De Facto counselliors
When I go for my morning walk around town I usually have a chat with some of the shopkeepers and they are telling me how emotionally drained they are by the end of the day. Not only trying to manage the logistics of re-stocking, but also hearing the stories of loss and destruction from their customers and trying to offer them a meaningful and kindly reply. It seems these people are our de facto counsellors, and it is taking a toll on them. So, I would like to say to all of you "Thanks". Your efforts are noticed and greatly appreciated.
C. Leonard, Ulladulla
Currowan Fire Choir
Do not sing in a bushfire. It is a very dangerous activity. Since December 2, 2019 eight members out of eighty (10 per cent) of The Glorious Mudsingers Choir have either lost their homes (3), lost a house on their property of a family member (1), had infrastructure and forest destroyed (3), or been burnt out completely on their property unable to get out (1). Various others were forced to evacuate.
This is a very high proportion and a dreadful story similar to the stories of so many across the nation.The choir draws people from Moruya in the south to Tomerong in the north, exactly the limits earlier predicted by the RFS for the Currowan Fire.
It has now spread much further. The eight people who were so damaged by the Currowan Fire came from Willinga Lake at Bawley Point, Boyne Mountain behind Termeil, Brooman Road near the Clyde River, Three Falls Road near Pigeon House, Clyde Ridge Road at Woodburn, Little Forest and Conjola.
All of these people had sung at the Mudsingers' Christmas Concert to raise funds for the firefighters. They were all in fine voice on the night. Perhaps they should have sung louder. Or softer. In spite of their terrible experiences and their losses they will continue to sing because the choir represents a strong community bond.But they won't sing in a bushfire. It tempts fate.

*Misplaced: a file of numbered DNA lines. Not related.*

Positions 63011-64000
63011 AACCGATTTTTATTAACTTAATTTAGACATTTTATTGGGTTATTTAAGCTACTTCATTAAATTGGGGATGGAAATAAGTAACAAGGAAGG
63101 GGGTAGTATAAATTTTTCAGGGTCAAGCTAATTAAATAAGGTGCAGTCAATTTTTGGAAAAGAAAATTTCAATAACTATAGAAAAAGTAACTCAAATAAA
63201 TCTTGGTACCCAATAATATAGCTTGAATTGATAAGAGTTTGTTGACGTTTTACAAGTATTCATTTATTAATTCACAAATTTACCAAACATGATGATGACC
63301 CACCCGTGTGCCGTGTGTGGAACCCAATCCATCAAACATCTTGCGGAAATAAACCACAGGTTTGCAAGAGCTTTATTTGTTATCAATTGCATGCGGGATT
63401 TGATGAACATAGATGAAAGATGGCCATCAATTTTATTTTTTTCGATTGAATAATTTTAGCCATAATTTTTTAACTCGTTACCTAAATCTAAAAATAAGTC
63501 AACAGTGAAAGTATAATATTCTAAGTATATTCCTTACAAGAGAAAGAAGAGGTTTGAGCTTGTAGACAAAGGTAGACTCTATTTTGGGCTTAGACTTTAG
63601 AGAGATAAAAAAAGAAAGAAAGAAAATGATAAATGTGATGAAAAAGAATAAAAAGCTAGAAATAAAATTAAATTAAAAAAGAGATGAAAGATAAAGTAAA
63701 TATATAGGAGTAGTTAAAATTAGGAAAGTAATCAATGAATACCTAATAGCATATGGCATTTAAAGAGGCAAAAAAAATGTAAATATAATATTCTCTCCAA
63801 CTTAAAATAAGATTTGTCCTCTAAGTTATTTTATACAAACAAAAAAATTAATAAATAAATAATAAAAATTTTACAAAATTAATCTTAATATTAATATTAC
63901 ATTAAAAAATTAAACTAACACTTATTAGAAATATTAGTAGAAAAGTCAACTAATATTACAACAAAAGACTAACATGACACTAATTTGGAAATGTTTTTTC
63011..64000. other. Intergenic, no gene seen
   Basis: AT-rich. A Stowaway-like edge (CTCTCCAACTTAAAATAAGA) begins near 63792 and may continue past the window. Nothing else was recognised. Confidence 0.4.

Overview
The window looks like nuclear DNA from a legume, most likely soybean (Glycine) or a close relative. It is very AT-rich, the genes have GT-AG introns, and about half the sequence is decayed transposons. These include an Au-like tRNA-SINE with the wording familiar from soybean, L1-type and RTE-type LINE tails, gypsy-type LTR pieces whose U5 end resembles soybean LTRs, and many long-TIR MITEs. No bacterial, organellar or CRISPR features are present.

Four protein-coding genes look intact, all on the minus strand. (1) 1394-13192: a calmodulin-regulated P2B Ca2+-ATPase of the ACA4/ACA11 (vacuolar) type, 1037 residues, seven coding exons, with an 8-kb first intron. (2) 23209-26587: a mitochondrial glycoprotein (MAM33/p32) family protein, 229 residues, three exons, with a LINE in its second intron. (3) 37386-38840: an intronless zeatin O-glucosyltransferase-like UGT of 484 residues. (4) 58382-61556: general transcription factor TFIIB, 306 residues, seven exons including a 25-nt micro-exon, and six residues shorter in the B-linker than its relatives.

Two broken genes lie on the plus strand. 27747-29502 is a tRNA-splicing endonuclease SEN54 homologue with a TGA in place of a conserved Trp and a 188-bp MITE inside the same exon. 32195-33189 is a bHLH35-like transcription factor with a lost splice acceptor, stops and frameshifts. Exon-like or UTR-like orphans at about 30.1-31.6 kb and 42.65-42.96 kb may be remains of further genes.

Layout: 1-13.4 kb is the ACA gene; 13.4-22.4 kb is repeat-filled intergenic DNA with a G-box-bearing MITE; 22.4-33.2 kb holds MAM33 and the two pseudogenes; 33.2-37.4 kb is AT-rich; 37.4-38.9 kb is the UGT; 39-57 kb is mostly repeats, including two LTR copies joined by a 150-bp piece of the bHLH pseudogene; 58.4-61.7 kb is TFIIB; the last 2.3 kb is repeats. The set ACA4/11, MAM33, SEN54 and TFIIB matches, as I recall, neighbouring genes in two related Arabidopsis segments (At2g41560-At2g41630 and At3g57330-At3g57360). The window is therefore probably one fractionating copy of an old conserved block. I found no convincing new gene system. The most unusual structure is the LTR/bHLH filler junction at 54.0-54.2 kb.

R. Hayes, Boyne Mountain, Termeil
Questions to be asked
I live on Boyne Ridge overlooking Termeil and Lake Tabourie. On Tuesday December 3 at 4pm, the Currowan fire exploded over the ridge from the west about 60 metres behind my home.
I spent 14 hours non-stop defending the house as fire went over and around it. My home was saved, but my neighbour's house 1km to the north was completely destroyed. The two other properties up here, although unattended, fortunately received minimal damage.
For two days before the fire arrived we received multiple evacuation notices from the RFS on our phones. These were all false alarms.
At 3pm on the Tuesday, one hour before the fire arrived behind me I received an evacuation notice! This regrettably late notice was provided despite there being multiple fire reconnaissance aircraft in the air above the ridge all day.
In the days leading up to the fire event, I had repeatedly warned the RFS that a wide unbroken fire front was visible approximately 5km to the west of the ridge, and that since the weather forecasts were unanimous in calling for westerly winds, we were obviously in trouble.
Repeatedly I was assured that the fire would pass to the south and not come over the ridge. Naturally I preferred to take my own counsel, and went about preparing my house for the approaching fire. Had I listened to the RFS, I would now have no home. These are facts.
My neighbors on the ridge have been agitating the Forestry Commission and the RFS for almost two years to conduct a hazard reduction burn to the eest of the ridge. Their pleas have fallen on deaf ears. Had such a burn been carried out earlier, then the fire would not have travelled down into Termeil and Lake Tabourie.